‘High’ threat level of West Nile Virus issued
Published: Monday, September 10, 2012
Updated: Monday, September 10, 2012 07:09
The Massachusetts Department of Public Health on Aug. 23 designated the Medford/Somerville area as a “high” threat level of the West Nile Virus (WNV) in response to a case that popped up in nearby Cambridge.
The mosquito-borne illness is found all over the globe, but was introduced to the United States in 1999, according to the U.S Centers for Disease Control and Prevention (CDC). Since then WNV has spread from New York City to the West Coast and is now considered an endemic virus, meaning that it has found a permanent home in the U.S, according to Sam Telford, associate professor at the Cummings School of Veterinary Medicine.
Threat levels for WNV have been raised all over the Boston area, according to Somerville Director of Public Health Paulette Renault-Caragianes. Though alert levels for the virus typically increase in the fall, the warm winter months of 2012 allowed mosquitoes in the area to breed especially easily, resulting in one of the highest alert levels in recent years.
“A lot of natural controls weren’t in place,” Renault-Caragianes said. “There was no significant amount of snow, meaning that a large group of mosquitoes never died off. It really led to it being an optimal environment for them to breed in.”
Medical Director of Tufts Health Service Margaret Higham, who issued the WNV warning to the Tufts community on Aug. 24, listed the most common symptoms as the flu and a mild headache. Most people who contract the virus are not aware of it, she said, though the infected have a small chance of developing encephalitis, a more serious illness.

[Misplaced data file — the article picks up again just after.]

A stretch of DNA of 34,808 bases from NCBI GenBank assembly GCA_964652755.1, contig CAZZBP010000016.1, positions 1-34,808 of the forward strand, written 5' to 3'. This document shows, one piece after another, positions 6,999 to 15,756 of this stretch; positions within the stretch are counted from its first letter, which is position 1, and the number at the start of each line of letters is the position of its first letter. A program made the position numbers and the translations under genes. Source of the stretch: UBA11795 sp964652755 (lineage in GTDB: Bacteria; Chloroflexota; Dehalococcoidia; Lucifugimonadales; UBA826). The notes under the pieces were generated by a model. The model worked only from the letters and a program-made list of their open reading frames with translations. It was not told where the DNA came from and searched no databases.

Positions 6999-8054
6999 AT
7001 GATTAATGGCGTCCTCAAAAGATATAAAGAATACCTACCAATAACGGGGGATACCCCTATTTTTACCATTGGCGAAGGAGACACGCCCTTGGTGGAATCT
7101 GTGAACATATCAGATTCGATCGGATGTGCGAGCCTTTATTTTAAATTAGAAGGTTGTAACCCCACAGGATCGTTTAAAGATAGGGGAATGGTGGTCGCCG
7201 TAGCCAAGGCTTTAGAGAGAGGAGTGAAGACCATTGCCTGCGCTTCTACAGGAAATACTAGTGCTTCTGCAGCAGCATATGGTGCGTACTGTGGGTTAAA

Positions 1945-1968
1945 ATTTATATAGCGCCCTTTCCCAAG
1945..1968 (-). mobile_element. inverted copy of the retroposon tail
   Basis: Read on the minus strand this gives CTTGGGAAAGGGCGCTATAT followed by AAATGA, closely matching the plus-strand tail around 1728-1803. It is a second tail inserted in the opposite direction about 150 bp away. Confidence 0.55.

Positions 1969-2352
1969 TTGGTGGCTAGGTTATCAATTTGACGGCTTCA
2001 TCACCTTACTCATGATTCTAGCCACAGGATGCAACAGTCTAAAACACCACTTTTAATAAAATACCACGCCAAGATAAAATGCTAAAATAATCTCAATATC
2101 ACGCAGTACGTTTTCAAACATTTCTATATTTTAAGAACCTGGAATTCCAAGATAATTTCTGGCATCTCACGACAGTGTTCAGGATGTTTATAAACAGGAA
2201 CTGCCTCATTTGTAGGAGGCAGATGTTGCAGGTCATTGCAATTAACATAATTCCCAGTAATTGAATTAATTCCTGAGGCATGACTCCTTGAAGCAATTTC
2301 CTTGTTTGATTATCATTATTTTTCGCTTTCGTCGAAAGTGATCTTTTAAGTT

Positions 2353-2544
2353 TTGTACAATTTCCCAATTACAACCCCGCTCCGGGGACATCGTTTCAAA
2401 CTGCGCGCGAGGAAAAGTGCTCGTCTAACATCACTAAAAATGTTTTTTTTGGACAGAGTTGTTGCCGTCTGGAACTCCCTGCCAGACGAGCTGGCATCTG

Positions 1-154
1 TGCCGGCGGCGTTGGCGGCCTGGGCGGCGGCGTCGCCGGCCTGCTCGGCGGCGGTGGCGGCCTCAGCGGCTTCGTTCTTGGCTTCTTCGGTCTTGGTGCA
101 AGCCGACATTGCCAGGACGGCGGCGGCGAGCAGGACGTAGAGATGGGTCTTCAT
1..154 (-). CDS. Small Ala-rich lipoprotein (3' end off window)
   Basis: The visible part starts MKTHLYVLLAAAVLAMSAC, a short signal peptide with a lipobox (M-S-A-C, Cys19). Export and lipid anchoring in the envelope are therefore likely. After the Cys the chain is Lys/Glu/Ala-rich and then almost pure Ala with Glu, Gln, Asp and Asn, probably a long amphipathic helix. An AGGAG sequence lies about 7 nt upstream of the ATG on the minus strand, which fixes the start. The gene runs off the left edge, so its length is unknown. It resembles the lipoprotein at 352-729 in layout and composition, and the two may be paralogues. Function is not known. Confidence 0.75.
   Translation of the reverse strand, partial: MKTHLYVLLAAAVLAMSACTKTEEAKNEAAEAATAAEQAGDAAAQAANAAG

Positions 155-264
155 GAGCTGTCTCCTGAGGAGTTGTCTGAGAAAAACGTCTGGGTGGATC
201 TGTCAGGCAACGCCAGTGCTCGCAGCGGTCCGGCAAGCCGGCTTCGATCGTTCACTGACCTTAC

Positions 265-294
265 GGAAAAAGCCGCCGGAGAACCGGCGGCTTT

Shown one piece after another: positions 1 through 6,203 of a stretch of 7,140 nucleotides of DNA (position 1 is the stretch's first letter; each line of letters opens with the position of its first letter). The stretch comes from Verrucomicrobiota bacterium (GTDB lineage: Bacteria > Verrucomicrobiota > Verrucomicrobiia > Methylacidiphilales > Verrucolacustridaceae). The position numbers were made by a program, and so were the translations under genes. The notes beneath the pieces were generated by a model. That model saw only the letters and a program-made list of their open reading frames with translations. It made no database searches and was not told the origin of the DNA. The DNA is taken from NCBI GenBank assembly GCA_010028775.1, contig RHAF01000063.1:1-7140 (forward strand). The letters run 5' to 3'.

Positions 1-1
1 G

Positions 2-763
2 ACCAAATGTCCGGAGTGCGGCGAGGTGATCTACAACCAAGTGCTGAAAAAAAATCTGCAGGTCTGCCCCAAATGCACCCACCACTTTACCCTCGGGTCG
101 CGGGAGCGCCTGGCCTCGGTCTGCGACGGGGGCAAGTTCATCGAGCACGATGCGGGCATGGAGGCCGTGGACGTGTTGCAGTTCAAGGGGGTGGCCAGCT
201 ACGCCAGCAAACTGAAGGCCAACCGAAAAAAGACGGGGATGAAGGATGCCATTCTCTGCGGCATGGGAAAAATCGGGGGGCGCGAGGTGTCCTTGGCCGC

Geoffrey Bartlett, director of emergency management at the Tufts Department of Public and Environmental Safety, said that the risk of developing serious illness from West Nile Virus is minimal and that only 67 people in Massachusetts have been diagnosed with the virus in the past 11 years.
Though WNV is usually not a serious illness, students should do all they can to avoid contracting the virus, Bartlett said, citing the use of insect repellant as one way to avoid getting bit.
“We’ve worked with Patti Klos [of Tufts Dining Services] to get EPA-approved insect repellant on sale in the [Mayer] Campus Center,” Bartlett said. “It’s not always there, but we want to allow students to follow the right precautions.”
Renault-Caragianes said that students should protect themselves with adequate layers of clothing and repellant, particularly if they are outside during the dawn and dusk, when mosquitoes often swarm in greater numbers.
“People should always be cautious,” she said. “Club teams may even want to rethink their practice schedules and train indoors during the nights; it makes sense to limit time spent outdoors when mosquitoes are most out and about.”
Stephen Larson, the director of Environmental Health and Safety, said the university is keeping an eye on areas that attract virus-carrying mosquitoes, such as clogged sewer drains and puddles on the sidewalk where stagnant water collects.
“We are eliminating risks by eliminating breeding grounds,” he said.
Larson noted that students can do their part by not collecting rainwater in buckets, inflatable pools or other areas where still water could attract mosquitoes.
“It only takes four days for mosquitoes to breed, so if you’re collecting water outdoors, it can take only four days to cause this problem,” he said. “Pour that water out, and you’ll keep it from ever happening.”